Old posts

Yes, I killed my old blog, and no, I’m not really remorseful about it. There were probably some interesting posts buried deep in the archives (I had been posting there since circa 2004 I think), and I did make a backup of everything so if you’re desperate for some bit of information, you can try contacting me and I may be able to dig it up for you.

I make no promises about keeping this blog to a specific topic. This is my general purpose blog where I post about pretty much anything. You’re likely to find pictures of my kids interspersed with posts about business, web development, life in general and anything else that may take my fancy.

I’ve got Tumblr set to pull in my Twitter stream, so you may see a bunch of very short, out of context comments here and there.

Jonathan.Lane will slowly become more of a “professional me” site where I’ll stash my C.V. and such, and of course Industry Interactive is my company web site. It’s long overdue for a facelift at this point too.

Just flipped Flyingtroll.com over to Tumblr. Time for a fresh start!

Being flexible for clients

I’ve been looking at ways of expanding operations, and moving into a few different lines of business lately.  It’s probably my undergraduate degree in Biology at work, but I think that the healthiest companies are those with a range of products and services (as well as clients).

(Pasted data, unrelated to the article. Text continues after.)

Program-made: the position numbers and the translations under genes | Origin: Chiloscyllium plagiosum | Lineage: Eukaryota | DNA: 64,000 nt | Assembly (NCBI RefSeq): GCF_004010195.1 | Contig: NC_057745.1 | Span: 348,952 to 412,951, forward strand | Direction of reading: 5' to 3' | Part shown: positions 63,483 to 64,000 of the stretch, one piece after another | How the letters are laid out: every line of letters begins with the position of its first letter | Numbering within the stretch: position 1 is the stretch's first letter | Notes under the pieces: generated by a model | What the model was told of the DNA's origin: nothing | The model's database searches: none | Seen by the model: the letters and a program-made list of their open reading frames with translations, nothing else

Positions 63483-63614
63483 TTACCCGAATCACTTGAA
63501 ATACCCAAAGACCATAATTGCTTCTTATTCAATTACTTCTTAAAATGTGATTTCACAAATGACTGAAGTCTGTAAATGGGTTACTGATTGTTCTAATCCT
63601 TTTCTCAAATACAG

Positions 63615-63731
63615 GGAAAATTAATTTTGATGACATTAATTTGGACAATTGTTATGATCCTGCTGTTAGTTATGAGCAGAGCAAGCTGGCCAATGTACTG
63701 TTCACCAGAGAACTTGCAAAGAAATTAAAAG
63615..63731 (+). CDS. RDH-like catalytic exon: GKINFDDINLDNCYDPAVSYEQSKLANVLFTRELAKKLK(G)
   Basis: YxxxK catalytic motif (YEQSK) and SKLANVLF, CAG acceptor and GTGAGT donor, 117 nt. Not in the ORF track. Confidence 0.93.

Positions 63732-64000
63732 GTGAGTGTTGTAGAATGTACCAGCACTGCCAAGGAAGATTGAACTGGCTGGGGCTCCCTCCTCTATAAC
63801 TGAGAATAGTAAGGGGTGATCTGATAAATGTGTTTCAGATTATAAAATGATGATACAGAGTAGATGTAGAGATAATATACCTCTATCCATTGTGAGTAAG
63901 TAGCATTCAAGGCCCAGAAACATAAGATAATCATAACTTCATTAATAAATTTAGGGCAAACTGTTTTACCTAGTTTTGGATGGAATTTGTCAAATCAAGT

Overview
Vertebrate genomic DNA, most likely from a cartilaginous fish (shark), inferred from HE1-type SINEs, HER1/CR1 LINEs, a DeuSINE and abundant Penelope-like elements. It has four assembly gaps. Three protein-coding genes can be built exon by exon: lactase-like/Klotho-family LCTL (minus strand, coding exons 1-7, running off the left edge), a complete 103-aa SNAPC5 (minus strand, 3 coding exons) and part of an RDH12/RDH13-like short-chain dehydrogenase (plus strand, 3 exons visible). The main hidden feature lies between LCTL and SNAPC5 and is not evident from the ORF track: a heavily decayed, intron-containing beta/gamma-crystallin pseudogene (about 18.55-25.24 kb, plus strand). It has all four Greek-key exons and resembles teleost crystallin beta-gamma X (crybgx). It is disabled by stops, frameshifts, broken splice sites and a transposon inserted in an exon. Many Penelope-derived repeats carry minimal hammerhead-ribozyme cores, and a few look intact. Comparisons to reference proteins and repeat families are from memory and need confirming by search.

So, with that in mind, one of the local areas I’ve been looking at is real estate (not becoming a Mayne Island land baron, but rather doing some work for Realtors).  The with this area is that there is no denying that the real estate market is hurting nationally right now, and so Realtors aren’t as flush with cash as they used to be.

So how do you pitch doing work for someone that is feeling very risk-averse?  It’s easy really, deliver a quality product, and be flexible on payment.  In the case of Realtors, they don’t get paid for their work until a sale is finalized, so it’s risky for them to invest large amounts of money in marketing a property when it’s coming out of their own pocket.

Enter your flexibility.  I am definitely not a proponent of doing work on spec.  But in this case, I don’t think that doing work any other way would be appropriate.  Why not offer Realtors a “no money upfront, just a percentage of your commission” arrangement?  Sure, you’re shouldering some risk: if the listing gets pulled, or some other catastrophe happens, you haven’t been paid yet, but if you spread your risk over a range of listings, I just don’t see it as being that bad.

I’m working on something along these lines now, I’ll keep updating as things progress.  The initial reception has been good, next comes the pitch.  More to come.